Differentiation is one of those things that never seems like it can be 100% mastered. Once you have your differentiation strategies dialed in for a particular set of students… you get a new set of students! But with these new students comes a new opportunity to learn and refine your teaching approaches.
This summer, build up the differentiation strategies in your toolbox so you’ll be more equipped to meet the needs of your future students. Start with these ideas:
Your students just won’t stop talking. You feel like you’re constantly talking over people just to be heard. We’ve all been there!
If your classroom has become too chatty, start by figuring out if the talk is productive or not. Sometimes talking is actually a good thing. If students are talking about the task at hand, you may want to encourage them to continue (just at a quieter volume!). But if students are off task and chatty, this requires a different approach.
Use these tips to help your classroom become more peaceful:
Making Teaching More Manageable
We all have days (or weeks, or months) when we feel like we can’t keep teaching. Often these times come at the end of the year, when we’re exhausted and overwhelmed. The good news is that sometimes small tweaks can make all the difference, giving you the energy you need to power through.
If you’re feeling overwhelmed, try these tips:
Here at Tch, our goal is to appreciate teachers all day, every day. This Teacher Appreciation Week, we want to give you what you really need: more time and more energy, plus opportunities to relax, splurge, and learn. Sounds good, right?!
Here’s what we have in store for you this Teacher Appreciation Week!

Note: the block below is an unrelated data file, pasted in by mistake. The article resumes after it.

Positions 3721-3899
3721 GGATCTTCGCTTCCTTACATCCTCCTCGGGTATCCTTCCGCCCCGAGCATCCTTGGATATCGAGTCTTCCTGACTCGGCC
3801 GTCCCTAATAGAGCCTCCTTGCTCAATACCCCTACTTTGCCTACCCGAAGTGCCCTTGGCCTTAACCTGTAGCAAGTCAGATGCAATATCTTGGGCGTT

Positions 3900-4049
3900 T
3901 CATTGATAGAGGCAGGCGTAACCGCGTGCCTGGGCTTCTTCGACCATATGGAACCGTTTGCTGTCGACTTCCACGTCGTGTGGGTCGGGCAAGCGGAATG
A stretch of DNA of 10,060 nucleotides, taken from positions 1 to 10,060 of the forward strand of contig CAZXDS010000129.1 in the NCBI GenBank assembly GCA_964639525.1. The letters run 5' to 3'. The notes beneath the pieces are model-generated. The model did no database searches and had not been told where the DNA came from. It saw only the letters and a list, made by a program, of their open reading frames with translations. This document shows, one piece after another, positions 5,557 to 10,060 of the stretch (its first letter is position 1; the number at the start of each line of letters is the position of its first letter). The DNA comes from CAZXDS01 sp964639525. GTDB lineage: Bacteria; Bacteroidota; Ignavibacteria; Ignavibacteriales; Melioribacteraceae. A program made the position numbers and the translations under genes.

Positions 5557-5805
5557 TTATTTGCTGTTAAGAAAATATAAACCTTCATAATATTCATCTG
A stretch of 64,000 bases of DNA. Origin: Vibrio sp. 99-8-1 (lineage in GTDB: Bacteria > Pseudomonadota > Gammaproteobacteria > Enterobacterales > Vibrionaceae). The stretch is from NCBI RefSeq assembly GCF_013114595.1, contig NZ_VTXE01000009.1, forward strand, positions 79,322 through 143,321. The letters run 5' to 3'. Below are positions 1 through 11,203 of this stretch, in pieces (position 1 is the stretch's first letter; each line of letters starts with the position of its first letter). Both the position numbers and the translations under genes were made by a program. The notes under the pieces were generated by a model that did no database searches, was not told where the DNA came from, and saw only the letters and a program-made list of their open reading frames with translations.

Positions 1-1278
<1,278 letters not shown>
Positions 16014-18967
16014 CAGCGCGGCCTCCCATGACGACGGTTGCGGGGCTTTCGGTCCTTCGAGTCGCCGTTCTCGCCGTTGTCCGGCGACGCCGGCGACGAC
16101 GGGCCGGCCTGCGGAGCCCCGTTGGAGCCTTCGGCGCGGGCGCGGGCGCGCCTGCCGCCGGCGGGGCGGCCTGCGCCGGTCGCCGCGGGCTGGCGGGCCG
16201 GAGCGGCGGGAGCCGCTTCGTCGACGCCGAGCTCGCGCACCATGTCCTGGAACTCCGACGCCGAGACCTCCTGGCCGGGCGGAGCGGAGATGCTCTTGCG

March can seem never-ending. Not only is it a long month, often with no days off, it’s also a time when the school year gets serious. March means gearing up for assessments and freaking out about what you haven’t covered yet.
But it doesn’t have to be that way!
Hour-long lessons? Asking students to work quietly at their desks? Not in early childhood!
Effective preschool teachers have perfected the art of infusing learning throughout their day so students can learn in continuous, small chunks while engaging in hands-on activities. Our latest video series, created in partnership with Development and Research in Early Math Education (DREME), features six engaging lessons that build on young children’s mathematical thinking. These videos do an amazing job at getting us to rethink what is possible in early childhood math.
While we were filming these lessons, we got a chance to capture six strategies that can be used to teach math throughout the day. These strategies get kids moving, connecting, and building understanding. As you watch, think about which strategies you would like to adapt for use in your classroom.
When we think of assessment, we often think about tests. But good assessment is much more than tests — it’s a chance to discover what our students understand so that we can help them learn and grow.
Just like with everything else, assessment looks a little different for young students. Our squirrelliest little ones are not likely to sit down for many formal assessments, so the majority of them may be informal. Most of the time, students’ learning can be assessed without them even realizing it. But getting students engaged in the assessment process can be powerful as well.
Whether you’re teaching or coaching, it’s easy to get into a rut. But these five videos are here to help! Clocking in at just five minutes each, these videos will expand your ideas about what coaching can be and push you to try new strategies.
We all want our students to work together. But how do we do it? True collaboration is much more than just having students work with each other. As teacher David Olio points out in this video, students often learn most deeply from their peers. Spending time teaching students how to collaborate will positively impact students’ learning.
But just as there is no one way to collaborate, there is no one way to teach collaboration. Use these tips to try out new ways to encourage students to work together!
As the year comes to a close, it’s the perfect time to look back on our most-watched videos. In 2017, our viewers turned to videos made especially for new teachers, sought out engagement strategies, searched for ways to build a positive class culture, and came to us for lesson ideas.